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Lesson 9 Aggregated data
Objective Create queries to aggregate data.

SQL-Server Aggregated Data Queries

Aggregated Data Queries and SQL Data Selection

In this lesson, you will learn how to aggregate data in different potential situations. In this lesson, assume that you are working against the following table:

Employee table

EmployeeID DepartmentID Salary

If you wanted to summarize all of the salaries in this table, you could use the following query:
FROM Employees

The above query will produce the sum of all employee salaries, or 360000. However, what if you only wanted the sum of all employees in department 1? You could include a standard WHERE clause in the Transact-SQL statement, like this:
FROM Employees
WHERE DepartmentID = 1

GROUP BY clause

This would produce a result of 75000. This all makes perfect sense, right? Now I’m going to introduce you to a new clause in Transact-SQL. It is the GROUP BY[1] clause. A GROUP BY clause places Transact-SQL query results into groups that you specify. If you specify aggregate functions in your query, a GROUP BY clause will perform the aggregate function within the specified group and return a single value for each of the groups. The GROUP BY clause follows this general syntax:

1) The variable @LoopCount is declared as an integer. 2) @LoopCount is assigned a value of 17 3) All values in which EmployeeId equals 17 are retrieved from the Employer table.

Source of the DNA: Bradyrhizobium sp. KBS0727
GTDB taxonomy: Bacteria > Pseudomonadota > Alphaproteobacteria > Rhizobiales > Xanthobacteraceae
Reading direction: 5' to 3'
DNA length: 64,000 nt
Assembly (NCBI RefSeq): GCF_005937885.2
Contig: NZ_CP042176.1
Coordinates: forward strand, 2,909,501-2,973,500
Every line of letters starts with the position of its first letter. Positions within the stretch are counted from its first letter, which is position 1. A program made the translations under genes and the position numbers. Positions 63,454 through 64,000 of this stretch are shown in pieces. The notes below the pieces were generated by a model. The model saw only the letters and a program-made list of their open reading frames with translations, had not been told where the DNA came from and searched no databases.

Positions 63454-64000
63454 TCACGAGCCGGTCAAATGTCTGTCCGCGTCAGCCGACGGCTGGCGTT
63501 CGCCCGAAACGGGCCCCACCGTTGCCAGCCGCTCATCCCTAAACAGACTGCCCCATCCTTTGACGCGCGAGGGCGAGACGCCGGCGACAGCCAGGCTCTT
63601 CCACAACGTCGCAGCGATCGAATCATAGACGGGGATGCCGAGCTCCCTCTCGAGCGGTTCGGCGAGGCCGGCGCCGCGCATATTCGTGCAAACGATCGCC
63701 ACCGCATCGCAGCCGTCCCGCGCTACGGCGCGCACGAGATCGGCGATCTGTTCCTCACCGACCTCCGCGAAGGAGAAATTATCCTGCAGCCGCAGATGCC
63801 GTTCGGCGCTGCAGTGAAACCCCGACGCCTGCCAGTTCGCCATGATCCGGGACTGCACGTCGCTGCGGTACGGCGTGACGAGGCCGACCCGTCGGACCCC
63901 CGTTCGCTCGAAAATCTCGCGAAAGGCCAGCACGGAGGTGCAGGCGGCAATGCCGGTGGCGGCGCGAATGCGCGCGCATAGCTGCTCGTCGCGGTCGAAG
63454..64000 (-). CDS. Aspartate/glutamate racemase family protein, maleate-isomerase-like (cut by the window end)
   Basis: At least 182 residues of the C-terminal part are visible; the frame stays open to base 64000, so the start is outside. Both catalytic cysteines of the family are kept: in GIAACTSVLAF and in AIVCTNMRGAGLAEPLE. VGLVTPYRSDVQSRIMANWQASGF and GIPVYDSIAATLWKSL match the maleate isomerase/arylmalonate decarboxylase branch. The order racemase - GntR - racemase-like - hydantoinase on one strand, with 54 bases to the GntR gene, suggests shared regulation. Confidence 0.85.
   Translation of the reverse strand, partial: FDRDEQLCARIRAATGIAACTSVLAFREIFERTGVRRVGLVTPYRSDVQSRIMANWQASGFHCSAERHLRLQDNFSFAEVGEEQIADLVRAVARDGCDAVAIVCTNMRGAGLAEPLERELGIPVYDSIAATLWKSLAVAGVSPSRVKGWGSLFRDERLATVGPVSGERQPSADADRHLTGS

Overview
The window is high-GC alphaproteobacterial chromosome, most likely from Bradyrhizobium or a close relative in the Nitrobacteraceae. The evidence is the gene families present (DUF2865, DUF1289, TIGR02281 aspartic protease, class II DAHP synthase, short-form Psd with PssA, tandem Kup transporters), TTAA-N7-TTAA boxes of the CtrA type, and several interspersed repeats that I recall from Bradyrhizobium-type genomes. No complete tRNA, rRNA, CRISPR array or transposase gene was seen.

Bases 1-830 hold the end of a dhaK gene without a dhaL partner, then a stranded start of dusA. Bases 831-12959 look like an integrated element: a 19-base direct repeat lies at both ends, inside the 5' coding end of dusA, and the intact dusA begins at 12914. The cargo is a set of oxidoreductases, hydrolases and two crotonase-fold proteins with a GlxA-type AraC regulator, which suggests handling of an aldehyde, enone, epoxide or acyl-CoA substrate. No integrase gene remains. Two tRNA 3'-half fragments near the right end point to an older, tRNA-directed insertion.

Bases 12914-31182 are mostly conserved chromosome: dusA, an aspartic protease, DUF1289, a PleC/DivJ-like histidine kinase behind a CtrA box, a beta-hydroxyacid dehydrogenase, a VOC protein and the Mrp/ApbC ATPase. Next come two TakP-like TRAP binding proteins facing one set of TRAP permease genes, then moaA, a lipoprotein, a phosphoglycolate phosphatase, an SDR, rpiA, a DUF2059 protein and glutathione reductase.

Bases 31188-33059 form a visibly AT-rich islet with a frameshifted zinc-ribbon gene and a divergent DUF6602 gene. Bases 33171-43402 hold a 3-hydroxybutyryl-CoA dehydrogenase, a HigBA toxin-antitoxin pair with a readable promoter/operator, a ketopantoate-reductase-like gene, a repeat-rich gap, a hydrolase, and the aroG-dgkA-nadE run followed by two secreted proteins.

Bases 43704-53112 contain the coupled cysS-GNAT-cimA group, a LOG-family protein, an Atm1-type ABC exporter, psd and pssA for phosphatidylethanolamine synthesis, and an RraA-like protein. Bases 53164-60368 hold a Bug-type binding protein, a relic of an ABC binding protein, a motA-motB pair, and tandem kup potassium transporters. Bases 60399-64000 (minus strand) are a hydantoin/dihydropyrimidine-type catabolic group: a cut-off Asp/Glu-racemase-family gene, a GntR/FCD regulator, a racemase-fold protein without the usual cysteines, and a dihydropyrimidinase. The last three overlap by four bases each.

Aggregate Data

ORDER BY clause

Normally, if you specify a GROUP BY clause, you also specify an ORDER BY[2] clause (after the GROUP BY clause) so that the grouped data is also ordered. Generally, the GROUP BY and ORDER BY clause contain the same columns.

Aggregate query example

We will create a query that returns the SUM of all employees' salaries, but groups them for each department. Because we are selecting the SUM and not an actual column name, it is a good idea to use an alias so that the name of the column in the resultset is understandable. For this query to work, you would, of course, use the GROUP BY clause, like this:

SELECT SUM(Salary) AS Salary 
FROM Employees 
GROUP BY DepartmentID ORDER BY DepartmentID

The above statement produces these results:

For the above results, you do not know which SUM relates to which department because the query returned exactly what you asked for. Therefore, let us rewrite the query to return the department also, like this:
In the next lesson, you will learn how to construct queries within queries, also known as subqueries.

SELECT DepartmentID, SUM(Salary) AS Salary
FROM Employees
GROUP BY DepartmentID
ORDER BY DepartmentID

Now the results are this:
DepartmentID Salary
1 75000
2 285000

Aggregate Data - Exercise

Click the Exercise link below to practice creating aggregate queries.
Aggregate Data - Exercise
[1]GROUP BY: Specifies how a query should break, based on values that change in the columns represented after the GROUP BY keywords.
[2]ORDER BY: SQL keywords that specify the order in which the data returned from a query will be returned.